Joe Biden fires the starting gun on the presidential race

The presidentiaL election of 2024 will feature Joe Biden against the Republican nominee. The polls suggest that person will be Donald Trump, giving America the sequel it does not want. Mr Biden announced his re-election bid on April 25th, the fourth anniversary of the start of his previous presidential campaign. Though in fact this will be the fourth time Mr Biden has run for president: his first attempt came before the fall of the Soviet Union or, for those who measure time by Michael Jackson’s discography, between “Bad” and “Dangerous”. Were he to win and complete a second term, he would be 86 when he leaves office. America’s population is younger than that of other Western democracies, its economy more vibrant. Its politics, however, are gerontocratic.

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Those two facts—Mr Biden’s familiarity and his age—help explain why 70% of Americans do not want him to run again, a number that includes 50% of Democrats. Were he an inspiring campaigner, the span between his first presidential bid and his first successful one might not have been 32 years. In 2020 Mr Biden’s candidacy was the answer to a problem the Democratic Party had created for itself. The early front-runner in the primaries, Bernie Sanders, would have been a huge risk for the party to take, given his hard-left policies and the likelihood that he would have lost to President Trump. Who among the field had the greatest chance of holding off Mr Sanders and then beating Mr Trump? It was the guy who had always been there, the man whose appeal was that, in a time of too much political excitement, he was a bit dull.

Four years on, the Democratic Party has a similar dilemma. Incumbent presidents always run again if they think they will win their primaries. The Democratic Party has plenty of talent. Gretchen Whitmer, the governor of Michigan, Raphael Warnock, a senator from Georgia, and Andy Beshear, the governor of Kentucky, to name a few, have all shown the ability to win in places where Republicans are competitive. But Democrats are a more orderly bunch than Republicans these days. No serious candidates wish to destabilise a sitting president’s campaign. And so Mr Biden’s only primary challengers so far are a former spiritual adviser to Oprah Winfrey and an anti-vaccine campaigner. If the field stays like that, there may be no Democratic primary debates next year at all.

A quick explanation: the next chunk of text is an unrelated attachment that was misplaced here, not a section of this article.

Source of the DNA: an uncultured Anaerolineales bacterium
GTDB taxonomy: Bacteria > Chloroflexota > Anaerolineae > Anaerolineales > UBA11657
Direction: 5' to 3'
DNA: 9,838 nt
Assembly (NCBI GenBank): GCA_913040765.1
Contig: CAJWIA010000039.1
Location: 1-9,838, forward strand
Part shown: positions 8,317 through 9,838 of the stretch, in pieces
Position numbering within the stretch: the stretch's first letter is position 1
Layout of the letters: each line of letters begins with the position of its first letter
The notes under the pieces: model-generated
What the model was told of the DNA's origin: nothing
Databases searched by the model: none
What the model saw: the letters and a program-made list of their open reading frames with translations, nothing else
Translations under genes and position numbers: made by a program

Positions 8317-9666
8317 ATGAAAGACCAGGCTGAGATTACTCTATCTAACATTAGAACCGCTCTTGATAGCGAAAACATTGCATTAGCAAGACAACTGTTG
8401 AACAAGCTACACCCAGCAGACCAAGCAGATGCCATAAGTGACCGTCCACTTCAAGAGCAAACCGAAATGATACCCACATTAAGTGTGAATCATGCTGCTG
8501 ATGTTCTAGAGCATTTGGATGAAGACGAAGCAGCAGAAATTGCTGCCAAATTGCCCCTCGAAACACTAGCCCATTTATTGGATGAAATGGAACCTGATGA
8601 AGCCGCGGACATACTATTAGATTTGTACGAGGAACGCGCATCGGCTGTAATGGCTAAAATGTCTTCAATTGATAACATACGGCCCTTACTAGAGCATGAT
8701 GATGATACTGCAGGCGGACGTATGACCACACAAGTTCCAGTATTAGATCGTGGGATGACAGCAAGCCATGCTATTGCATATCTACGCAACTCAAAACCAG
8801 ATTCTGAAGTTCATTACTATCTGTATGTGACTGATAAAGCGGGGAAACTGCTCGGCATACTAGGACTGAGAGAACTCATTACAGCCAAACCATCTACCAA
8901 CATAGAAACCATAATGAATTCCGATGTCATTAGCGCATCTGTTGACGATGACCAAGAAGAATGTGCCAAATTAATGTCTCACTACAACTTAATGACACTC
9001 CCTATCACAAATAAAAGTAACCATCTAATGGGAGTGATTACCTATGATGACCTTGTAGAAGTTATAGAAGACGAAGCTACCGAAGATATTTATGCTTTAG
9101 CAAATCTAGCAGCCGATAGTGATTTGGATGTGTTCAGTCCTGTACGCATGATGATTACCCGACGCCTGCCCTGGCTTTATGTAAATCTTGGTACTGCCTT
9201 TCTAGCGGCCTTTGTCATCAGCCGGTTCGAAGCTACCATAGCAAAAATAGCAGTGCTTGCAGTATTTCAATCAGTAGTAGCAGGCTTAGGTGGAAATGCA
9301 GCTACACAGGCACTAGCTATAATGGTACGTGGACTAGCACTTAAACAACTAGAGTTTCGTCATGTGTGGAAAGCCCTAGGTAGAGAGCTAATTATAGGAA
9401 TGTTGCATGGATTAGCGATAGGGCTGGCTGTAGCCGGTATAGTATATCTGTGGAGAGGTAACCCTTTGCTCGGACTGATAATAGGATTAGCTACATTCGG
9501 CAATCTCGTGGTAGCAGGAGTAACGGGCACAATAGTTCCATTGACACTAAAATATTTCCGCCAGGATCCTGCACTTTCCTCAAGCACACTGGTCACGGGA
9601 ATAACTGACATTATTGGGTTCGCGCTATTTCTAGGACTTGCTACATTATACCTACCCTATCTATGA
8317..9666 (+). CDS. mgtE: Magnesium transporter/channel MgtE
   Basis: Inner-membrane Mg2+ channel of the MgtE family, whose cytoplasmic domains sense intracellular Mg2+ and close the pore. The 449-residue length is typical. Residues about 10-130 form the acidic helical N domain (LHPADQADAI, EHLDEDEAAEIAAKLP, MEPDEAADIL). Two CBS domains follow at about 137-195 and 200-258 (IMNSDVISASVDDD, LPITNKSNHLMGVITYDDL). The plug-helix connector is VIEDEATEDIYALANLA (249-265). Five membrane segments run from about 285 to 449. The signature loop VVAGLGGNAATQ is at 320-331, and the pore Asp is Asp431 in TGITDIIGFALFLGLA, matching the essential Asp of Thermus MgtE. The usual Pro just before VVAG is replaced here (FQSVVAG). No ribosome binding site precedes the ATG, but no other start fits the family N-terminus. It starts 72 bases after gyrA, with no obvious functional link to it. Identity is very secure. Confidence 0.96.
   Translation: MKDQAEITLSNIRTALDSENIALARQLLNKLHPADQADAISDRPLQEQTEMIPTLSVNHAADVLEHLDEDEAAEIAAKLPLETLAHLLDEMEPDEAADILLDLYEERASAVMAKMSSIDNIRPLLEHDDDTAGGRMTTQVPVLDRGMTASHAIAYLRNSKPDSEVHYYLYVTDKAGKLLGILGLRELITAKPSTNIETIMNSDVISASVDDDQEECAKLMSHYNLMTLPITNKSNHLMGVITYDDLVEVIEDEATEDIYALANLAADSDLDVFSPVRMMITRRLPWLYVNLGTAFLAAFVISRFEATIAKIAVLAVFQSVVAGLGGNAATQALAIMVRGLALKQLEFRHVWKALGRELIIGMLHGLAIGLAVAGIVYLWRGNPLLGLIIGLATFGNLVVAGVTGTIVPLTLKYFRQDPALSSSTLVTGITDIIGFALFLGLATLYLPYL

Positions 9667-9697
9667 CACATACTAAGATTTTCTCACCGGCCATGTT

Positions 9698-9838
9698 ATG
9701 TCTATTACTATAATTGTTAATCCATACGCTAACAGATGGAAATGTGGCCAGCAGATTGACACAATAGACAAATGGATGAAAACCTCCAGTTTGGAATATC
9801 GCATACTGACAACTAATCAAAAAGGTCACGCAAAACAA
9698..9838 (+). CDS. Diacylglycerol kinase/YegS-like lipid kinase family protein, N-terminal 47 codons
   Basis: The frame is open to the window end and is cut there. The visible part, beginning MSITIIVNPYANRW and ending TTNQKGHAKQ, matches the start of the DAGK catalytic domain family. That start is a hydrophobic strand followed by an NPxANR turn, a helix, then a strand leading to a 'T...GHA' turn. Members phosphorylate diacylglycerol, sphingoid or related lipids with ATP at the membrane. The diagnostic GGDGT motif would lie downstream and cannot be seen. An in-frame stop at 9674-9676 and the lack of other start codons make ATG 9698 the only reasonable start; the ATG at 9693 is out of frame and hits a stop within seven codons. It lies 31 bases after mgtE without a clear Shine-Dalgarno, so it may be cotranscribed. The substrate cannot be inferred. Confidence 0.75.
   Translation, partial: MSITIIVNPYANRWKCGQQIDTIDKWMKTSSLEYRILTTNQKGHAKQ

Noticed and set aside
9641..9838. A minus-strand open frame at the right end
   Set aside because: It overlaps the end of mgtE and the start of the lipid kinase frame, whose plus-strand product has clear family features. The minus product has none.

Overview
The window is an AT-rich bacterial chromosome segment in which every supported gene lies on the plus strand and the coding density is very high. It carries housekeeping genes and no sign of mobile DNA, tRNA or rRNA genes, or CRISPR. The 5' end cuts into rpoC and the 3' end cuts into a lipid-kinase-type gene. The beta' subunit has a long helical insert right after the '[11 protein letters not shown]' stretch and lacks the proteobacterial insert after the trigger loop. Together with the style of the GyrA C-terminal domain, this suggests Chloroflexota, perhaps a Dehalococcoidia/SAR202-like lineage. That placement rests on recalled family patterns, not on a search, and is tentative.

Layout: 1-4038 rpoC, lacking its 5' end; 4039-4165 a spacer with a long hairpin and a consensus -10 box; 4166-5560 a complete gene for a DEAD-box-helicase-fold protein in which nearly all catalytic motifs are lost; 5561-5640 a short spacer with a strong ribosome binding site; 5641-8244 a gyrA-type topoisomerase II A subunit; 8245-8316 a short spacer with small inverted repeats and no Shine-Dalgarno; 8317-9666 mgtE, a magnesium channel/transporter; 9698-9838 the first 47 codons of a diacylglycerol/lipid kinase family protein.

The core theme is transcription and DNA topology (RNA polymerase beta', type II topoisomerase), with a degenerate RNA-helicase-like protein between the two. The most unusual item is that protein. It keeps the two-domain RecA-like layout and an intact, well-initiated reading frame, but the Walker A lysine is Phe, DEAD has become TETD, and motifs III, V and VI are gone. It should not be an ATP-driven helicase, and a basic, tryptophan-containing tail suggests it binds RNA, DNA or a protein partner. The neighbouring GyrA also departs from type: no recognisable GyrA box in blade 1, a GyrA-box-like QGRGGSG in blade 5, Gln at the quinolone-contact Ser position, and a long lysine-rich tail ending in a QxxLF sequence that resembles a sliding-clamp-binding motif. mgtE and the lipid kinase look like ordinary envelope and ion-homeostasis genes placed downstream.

And yet this is not as sorry a position as it might seem. Yes, most Americans do not want Mr Biden to run again. But reluctant Democrats will line up behind their nominee. And, more importantly, an even higher number do not want another four years of Mr Trump. Among voters in general, Mr Biden’s numbers (minus ten points if you subtract those who feel negatively about him from those who feel positive) beat Mr Trump’s (minus 19). Nor is Mr Biden’s approval rating as bad as it seems if the point of comparison is not just past American presidents but the current presidents and prime ministers of other rich countries. Western voters are hard to lead in the 2020s: Justin Trudeau in Canada, Rishi Sunak in Britain and Emmanuel Macron in France all have even lower approval ratings than Mr Biden (see chart).

In theory, sitting presidents run on their records. Were that the case, Mr Biden could feel more confident ahead of next year’s vote. He has done more than almost anyone to prevent Russia from taking over Ukraine, without deploying any American troops. At home his big idea has been to pursue an industrial policy aimed at increasing the domestic manufacture of semiconductor chips, thereby easing American dependence on Taiwan, and to hand out subsidies aimed at speeding up the decarbonisation of America’s economy. This may be unwelcome to free-traders (and to some allies), but it goes with the mood of a country that has profited richly from globalisation while remaining convinced that it is under threat from foreign trade. As president, Mr Biden’s boast that he could make deals with the Senate that others could not—because he had spent 36 years working there—turned out to be true.

In practice, though, elections are not just referendums on the achievements of the incumbent. Campaigning matters. And Mr Biden is not very good at it. His vice-president, whose autocue sometimes seems to be controlled by Armando Iannucci, is not much help either. In 2020 big gatherings of people were prevented by the spread of covid-19. That suited Mr Biden, as did the economic slowdown.

Next year will be different. If the economy stays strong, Mr Biden has a good chance of winning. Put another way, a Biden-Trump rematch would be much more uncertain than it should be, relying on factors beyond Mr Biden’s control. If Mr Trump is indeed the nominee, he promises a revenge presidency (“I am your retribution,” he declared to fans at a recent gathering); and his second White House would be staffed with true believers. The task of preventing that will fall again on Mr Biden’s octogenarian shoulders. Every stumble he makes over the next year and a half will be a reminder of that burden.

Stay on top of American politics with Checks and Balance, our weekly subscriber-only newsletter, which examines the state of American democracy and the issues that matter to voters. You can also read other articles about the elections of 2024 and follow along as we track shifts in Joe Biden’s approval rating.